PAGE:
The Managing Director, Newsletters Nigeria Limited, Dr. Oscar Odiboh, an automotive consultant, says the auto policy issue has dominated discussions among stakeholders at home and abroad because the fortune and future of the industry is intricately tied to the programme.

Although its annual vehicle demand is put at 400,000 vehicles, industry experts say the figure can rise to one million in a couple of years. PricewaterhouseCoopers has projected that Nigeria’s local production of vehicles may hit four million in 2050.

Pricewaterhouse Coopers Limited, relying on several experts’ views, states, “Nigeria’s potential annual new car market could be as high as four million. However, it currently sits at about 56,000 in a used vehicle dominated market. The NADDC estimates the annual vehicle imports at 400,000 units (100,000 new and 300,000 used) valued at $3.45bn.

“Local production capacity is about 100,000 but the utilisation has over the years dropped to less than 15 per cent. The National Automotive Design and Development Council believe the automotive industry, which currently employs around 2,600 workers, has the potential to generate 70,000 direct jobs and 210,000 indirect ones.”

This explains why the government appears to be undeterred by the barrage of criticisms and powerful lobby against the implementation of the auto policy.

Apart from the timing of the policy, critics of the policy also complain about the seeming poor state or lack of vital infrastructural facilities for the sustenance of local assembly plants.

But government officials, including the Director-General of the NADDC, Mr. Aminu Jalal, have continued to defend the policy, engaging the opponents in dialogues and open debates.

The policy, he says, is designed to encourage local vehicle production against the importation of new and used automobiles through the revival of comatose vehicle assembly plants and setting up of new ones.

And to actualise this, the government raises the import tariff on Fully Built Unit cars to 70 per cent (35 each on duty and levy) from 22 per cent previously charged; 35 per cent duty on the FBU buses and other commercial vehicles. Local vehicle assemblers are granted a zero per cent tariff on Completely Knocked Down (vehicle parts); and five per cent on Semi-Knocked Down components. The assembly plants are also allowed to import twice the number of vehicles being locally produced at 35 per cent and 20 per cent duty on cars and commercial vehicles, respectively, without any levy.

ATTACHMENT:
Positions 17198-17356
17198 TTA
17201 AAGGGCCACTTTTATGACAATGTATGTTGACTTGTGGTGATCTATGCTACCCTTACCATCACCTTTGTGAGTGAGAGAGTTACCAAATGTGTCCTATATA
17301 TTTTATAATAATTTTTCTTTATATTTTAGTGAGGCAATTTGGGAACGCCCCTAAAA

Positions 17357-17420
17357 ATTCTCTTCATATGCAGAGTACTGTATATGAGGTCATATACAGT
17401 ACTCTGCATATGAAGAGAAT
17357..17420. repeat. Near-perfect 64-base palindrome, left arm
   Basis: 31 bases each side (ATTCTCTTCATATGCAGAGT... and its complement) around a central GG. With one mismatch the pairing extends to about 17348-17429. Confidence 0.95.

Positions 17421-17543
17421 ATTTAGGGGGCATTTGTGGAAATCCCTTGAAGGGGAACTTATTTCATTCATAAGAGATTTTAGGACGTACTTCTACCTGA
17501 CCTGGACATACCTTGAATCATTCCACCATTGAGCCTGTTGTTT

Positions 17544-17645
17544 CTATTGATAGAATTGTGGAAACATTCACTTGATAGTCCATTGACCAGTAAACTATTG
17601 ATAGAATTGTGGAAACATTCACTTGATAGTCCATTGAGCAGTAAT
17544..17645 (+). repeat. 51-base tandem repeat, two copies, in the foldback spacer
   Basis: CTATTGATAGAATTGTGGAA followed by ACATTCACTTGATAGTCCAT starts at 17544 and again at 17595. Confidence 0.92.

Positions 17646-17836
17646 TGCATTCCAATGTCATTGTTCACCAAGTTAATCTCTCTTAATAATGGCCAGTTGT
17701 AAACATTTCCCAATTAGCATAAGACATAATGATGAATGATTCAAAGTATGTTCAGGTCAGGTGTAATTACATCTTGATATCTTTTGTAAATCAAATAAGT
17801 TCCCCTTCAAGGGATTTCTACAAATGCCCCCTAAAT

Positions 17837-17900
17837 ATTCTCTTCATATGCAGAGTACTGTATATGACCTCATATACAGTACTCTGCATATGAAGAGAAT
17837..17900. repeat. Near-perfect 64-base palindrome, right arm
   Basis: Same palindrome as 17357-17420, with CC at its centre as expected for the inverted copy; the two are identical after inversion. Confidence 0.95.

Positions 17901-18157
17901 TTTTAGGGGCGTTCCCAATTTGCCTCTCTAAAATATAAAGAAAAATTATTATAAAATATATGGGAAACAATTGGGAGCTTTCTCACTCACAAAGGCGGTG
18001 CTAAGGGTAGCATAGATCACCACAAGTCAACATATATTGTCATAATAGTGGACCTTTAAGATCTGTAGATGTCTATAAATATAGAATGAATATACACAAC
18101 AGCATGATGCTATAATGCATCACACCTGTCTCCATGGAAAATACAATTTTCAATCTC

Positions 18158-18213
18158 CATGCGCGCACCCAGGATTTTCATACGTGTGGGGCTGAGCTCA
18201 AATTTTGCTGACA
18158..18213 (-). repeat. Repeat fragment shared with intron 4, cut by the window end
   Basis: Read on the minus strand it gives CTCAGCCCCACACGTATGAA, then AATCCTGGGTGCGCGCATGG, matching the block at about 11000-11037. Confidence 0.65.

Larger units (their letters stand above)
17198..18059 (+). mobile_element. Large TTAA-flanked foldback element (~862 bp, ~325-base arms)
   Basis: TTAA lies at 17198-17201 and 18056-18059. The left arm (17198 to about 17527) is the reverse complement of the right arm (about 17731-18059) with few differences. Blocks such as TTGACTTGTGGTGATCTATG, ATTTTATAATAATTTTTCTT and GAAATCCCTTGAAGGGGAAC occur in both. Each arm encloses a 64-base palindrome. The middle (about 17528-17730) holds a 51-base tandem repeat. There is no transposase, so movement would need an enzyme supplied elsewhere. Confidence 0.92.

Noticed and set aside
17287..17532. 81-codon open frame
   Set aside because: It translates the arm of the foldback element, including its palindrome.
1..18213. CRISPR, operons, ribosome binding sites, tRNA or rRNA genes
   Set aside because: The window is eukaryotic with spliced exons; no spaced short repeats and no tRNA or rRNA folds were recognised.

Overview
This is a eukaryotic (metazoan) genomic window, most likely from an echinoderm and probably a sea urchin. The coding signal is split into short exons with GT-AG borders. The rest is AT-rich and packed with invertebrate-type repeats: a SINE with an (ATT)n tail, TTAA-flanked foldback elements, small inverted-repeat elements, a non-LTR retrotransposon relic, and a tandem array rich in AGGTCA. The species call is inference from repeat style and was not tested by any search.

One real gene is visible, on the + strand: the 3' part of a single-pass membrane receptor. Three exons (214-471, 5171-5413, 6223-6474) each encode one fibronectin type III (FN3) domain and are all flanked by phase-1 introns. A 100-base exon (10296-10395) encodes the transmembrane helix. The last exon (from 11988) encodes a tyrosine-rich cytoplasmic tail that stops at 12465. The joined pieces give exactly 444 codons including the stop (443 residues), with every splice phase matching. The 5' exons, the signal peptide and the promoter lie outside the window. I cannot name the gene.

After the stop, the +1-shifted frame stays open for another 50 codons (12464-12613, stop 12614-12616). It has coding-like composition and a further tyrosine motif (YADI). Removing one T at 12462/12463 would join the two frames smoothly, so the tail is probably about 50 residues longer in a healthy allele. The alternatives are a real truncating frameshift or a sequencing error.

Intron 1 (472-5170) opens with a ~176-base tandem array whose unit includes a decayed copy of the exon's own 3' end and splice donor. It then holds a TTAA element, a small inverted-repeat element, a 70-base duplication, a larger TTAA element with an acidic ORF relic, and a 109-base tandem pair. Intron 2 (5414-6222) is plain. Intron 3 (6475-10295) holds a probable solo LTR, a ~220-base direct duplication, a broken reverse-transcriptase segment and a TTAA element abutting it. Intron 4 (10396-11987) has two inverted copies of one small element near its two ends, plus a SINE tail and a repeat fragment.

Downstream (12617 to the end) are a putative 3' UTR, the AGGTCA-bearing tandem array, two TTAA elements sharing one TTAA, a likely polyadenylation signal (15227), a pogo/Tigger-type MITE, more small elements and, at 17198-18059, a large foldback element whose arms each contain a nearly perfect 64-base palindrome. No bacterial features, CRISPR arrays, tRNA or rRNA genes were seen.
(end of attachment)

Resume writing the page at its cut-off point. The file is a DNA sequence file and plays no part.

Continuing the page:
Those opposed to the auto policy are emboldened by the support from pressure groups such as the Lagos Chamber of Commerce and Industry. The LCCI, for instance, says the 70 per cent tariff on imported cars will bring about a higher transportation cost.

Its immediate past president, Alhaji Remi Bello, is quoted in a statement as saying, “Vehicle ownership will be put further beyond the reach of the Nigerian middle class, especially in the face of poor credit access and high lending rates in the economy.”

And as predicted, by the time the policy fully took effect on July 1, 2014 for new vehicles, car prices went up by about 60 per cent, a situation, which made it difficult for many to buy new cars, just as fleet buyers, mostly corporate firms, cut down on the number of vehicles.

Affected car dealers who also contend with high exchange rate have had to adopt different strategies to encourage buyers and boost sales. Only 35 per cent import duty has been placed on used cars. The other 35 per cent levy has not been implemented.